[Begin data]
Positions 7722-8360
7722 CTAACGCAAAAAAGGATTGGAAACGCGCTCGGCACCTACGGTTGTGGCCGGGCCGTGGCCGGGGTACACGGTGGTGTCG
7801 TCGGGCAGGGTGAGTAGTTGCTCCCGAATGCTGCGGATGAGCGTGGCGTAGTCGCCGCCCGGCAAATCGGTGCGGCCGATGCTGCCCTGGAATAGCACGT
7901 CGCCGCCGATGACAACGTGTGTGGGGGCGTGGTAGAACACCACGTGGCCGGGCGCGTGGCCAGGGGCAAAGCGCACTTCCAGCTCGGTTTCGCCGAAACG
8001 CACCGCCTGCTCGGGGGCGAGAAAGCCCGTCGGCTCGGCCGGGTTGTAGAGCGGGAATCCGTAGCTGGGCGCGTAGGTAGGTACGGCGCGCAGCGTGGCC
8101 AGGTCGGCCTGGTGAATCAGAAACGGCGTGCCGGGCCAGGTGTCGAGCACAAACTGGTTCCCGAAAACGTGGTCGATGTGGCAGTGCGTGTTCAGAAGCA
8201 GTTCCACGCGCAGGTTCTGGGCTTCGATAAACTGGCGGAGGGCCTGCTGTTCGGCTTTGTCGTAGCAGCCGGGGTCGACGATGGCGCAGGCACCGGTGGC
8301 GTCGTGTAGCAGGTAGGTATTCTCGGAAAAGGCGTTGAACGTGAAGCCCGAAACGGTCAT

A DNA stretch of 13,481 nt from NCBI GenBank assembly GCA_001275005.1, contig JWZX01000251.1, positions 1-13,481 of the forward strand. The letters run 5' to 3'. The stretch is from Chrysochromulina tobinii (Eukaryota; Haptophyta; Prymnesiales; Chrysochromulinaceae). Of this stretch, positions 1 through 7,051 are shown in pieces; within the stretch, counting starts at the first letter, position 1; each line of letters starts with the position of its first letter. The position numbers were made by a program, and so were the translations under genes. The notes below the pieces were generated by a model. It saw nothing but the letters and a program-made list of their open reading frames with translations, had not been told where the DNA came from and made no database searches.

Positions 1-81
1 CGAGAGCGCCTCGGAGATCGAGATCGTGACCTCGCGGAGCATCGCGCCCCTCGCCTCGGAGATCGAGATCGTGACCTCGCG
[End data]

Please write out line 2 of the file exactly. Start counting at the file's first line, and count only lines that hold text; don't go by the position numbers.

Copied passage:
7722 CTAACGCAAAAAAGGATTGGAAACGCGCTCGGCACCTACGGTTGTGGCCGGGCCGTGGCCGGGGTACACGGTGGTGTCG